Miller Fisher syndrome: brief overview and update with a focus on electrophysiological findings


Dr. D. Bereczki, Department of Neurology, Semmelweis University, Balassa u. 6, H-1083 Budapest, Hungary (tel.: +36 1 210 0337; fax: +36 1 210 1368; e-mail:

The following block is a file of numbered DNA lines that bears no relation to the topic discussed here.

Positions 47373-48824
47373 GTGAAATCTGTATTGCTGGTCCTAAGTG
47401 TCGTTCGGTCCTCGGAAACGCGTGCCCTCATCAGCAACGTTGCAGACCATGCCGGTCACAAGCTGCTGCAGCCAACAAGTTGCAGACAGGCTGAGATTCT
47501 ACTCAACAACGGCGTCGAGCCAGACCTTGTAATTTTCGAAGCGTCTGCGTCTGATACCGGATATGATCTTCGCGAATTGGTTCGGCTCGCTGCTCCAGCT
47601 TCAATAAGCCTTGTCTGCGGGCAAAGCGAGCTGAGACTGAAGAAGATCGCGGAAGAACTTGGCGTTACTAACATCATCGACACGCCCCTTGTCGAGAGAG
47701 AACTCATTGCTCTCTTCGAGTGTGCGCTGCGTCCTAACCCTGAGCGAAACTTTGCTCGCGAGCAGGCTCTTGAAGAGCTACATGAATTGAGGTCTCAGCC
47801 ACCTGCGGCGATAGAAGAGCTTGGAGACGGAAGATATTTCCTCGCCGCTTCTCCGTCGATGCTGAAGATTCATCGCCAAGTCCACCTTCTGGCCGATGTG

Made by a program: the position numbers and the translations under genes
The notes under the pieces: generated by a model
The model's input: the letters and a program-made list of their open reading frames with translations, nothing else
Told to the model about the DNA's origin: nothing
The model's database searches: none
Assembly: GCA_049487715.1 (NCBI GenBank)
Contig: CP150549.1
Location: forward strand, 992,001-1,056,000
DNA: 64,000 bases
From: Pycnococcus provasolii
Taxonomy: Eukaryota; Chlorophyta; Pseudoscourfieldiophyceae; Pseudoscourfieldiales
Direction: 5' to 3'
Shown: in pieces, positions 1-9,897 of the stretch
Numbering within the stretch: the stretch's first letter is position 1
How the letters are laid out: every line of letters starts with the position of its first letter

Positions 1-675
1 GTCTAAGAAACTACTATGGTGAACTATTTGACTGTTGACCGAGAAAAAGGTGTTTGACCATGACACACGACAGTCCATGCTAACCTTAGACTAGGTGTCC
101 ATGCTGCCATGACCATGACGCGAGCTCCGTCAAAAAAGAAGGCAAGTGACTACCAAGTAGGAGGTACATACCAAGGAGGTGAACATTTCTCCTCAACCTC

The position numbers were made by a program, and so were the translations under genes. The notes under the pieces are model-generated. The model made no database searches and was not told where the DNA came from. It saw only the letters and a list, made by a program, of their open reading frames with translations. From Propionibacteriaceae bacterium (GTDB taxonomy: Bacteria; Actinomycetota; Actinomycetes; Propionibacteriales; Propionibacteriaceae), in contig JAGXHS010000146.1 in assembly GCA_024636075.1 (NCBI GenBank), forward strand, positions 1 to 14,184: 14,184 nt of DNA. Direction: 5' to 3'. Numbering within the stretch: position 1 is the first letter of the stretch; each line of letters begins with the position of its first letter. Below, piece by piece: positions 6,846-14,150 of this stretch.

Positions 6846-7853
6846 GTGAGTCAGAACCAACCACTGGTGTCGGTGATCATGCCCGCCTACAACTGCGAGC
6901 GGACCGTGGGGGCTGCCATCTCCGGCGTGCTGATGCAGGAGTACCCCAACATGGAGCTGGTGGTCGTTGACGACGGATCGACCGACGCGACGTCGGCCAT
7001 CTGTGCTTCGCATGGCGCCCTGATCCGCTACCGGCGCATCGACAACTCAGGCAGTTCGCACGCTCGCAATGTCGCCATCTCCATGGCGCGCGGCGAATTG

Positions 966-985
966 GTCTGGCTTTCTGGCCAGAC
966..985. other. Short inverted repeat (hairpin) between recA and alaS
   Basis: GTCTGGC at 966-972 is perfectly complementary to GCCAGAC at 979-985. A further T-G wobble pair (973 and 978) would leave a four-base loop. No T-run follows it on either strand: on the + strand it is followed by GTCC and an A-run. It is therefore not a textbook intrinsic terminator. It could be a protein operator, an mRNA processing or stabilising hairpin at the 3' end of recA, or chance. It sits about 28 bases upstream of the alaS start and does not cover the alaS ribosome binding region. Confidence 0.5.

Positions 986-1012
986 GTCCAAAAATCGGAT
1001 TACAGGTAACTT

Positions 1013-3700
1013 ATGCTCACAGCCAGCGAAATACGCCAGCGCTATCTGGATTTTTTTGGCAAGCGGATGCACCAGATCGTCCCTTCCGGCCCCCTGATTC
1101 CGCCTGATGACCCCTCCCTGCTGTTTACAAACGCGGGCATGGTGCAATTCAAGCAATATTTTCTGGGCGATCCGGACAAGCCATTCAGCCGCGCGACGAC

Miller Fisher syndrome (MFS), a variant of the Guillain–Barré syndrome (GBS), is characterized by ophthalmoplegia, ataxia, and areflexia. The annual incidence is around one patient per one million population. The antiganglioside anti-GQ1b IgG antibody has a role in the pathogenesis of the syndrome, especially of ophthalmoplegia. The presence of this antibody in the serum can be identified in over 80% of the patients, peaking in the first week, whereas albuminocytological dissociation in the cerebrospinal fluid (CSF) appears later. The most consistent electrophysiological findings in MFS are reduced sensory nerve action potentials and absent H reflexes. More variability is seen with F waves and various investigations involving cranial structures. Although there are usually no abnormalities in MFS by routine neuroimaging, in a few cases, contrast enhancement of nerve roots and signs of central nervous system involvement were described supporting the hypothesis of an anti-GQ1b-syndrome, a continuum involving GBS, MFS, and Bickerstaff’s brainstem encephalitis. Owing to the lack of randomized trials, treatments used for GBS (intravenous immunoglobulin and plasmapheresis) are usually applied, although from retrospective analyses, the outcome was similar between treated and untreated subjects. The outcome of MFS is usually good with case fatality of < 5%. In the few autopsy cases, macroscopic abnormalities were generally not seen in the nervous system. Microscopic examination of the peripheral nervous system (including cranial nerves) showed segmental demyelination with minimal perivascular infiltration with normal spinal cord and brain stem.